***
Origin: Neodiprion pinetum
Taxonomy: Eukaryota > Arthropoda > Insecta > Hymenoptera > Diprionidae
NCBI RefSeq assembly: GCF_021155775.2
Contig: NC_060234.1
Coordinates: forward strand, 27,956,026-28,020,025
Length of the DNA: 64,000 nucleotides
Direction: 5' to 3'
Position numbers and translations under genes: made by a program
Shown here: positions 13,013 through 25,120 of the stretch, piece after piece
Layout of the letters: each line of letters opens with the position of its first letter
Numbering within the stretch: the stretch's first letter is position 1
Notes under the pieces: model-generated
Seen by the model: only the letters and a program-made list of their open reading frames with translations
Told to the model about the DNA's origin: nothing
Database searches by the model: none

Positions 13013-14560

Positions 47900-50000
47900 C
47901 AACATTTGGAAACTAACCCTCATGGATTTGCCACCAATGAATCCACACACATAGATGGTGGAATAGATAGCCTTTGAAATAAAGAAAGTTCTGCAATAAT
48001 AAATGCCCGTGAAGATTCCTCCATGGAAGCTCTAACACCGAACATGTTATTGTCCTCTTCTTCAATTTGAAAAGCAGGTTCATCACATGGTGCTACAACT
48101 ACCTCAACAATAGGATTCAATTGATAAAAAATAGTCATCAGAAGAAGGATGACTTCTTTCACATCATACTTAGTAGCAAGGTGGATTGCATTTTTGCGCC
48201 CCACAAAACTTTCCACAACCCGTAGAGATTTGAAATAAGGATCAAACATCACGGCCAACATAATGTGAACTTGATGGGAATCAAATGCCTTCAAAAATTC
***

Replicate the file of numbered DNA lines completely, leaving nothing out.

Origin: Neodiprion pinetum
Taxonomy: Eukaryota > Arthropoda > Insecta > Hymenoptera > Diprionidae
NCBI RefSeq assembly: GCF_021155775.2
Contig: NC_060234.1
Coordinates: forward strand, 27,956,026-28,020,025
Length of the DNA: 64,000 nucleotides
Direction: 5' to 3'
Position numbers and translations under genes: made by a program
Shown here: positions 13,013 through 25,120 of the stretch, piece after piece
Layout of the letters: each line of letters opens with the position of its first letter
Numbering within the stretch: the stretch's first letter is position 1
Notes under the pieces: model-generated
Seen by the model: only the letters and a program-made list of their open reading frames with translations
Told to the model about the DNA's origin: nothing
Database searches by the model: none

Positions 13013-14560

Positions 47900-50000
47900 C
47901 AACATTTGGAAACTAACCCTCATGGATTTGCCACCAATGAATCCACACACATAGATGGTGGAATAGATAGCCTTTGAAATAAAGAAAGTTCTGCAATAAT
48001 AAATGCCCGTGAAGATTCCTCCATGGAAGCTCTAACACCGAACATGTTATTGTCCTCTTCTTCAATTTGAAAAGCAGGTTCATCACATGGTGCTACAACT
48101 ACCTCAACAATAGGATTCAATTGATAAAAAATAGTCATCAGAAGAAGGATGACTTCTTTCACATCATACTTAGTAGCAAGGTGGATTGCATTTTTGCGCC
48201 CCACAAAACTTTCCACAACCCGTAGAGATTTGAAATAAGGATCAAACATCACGGCCAACATAATGTGAACTTGATGGGAATCAAATGCCTTCAAAAATTC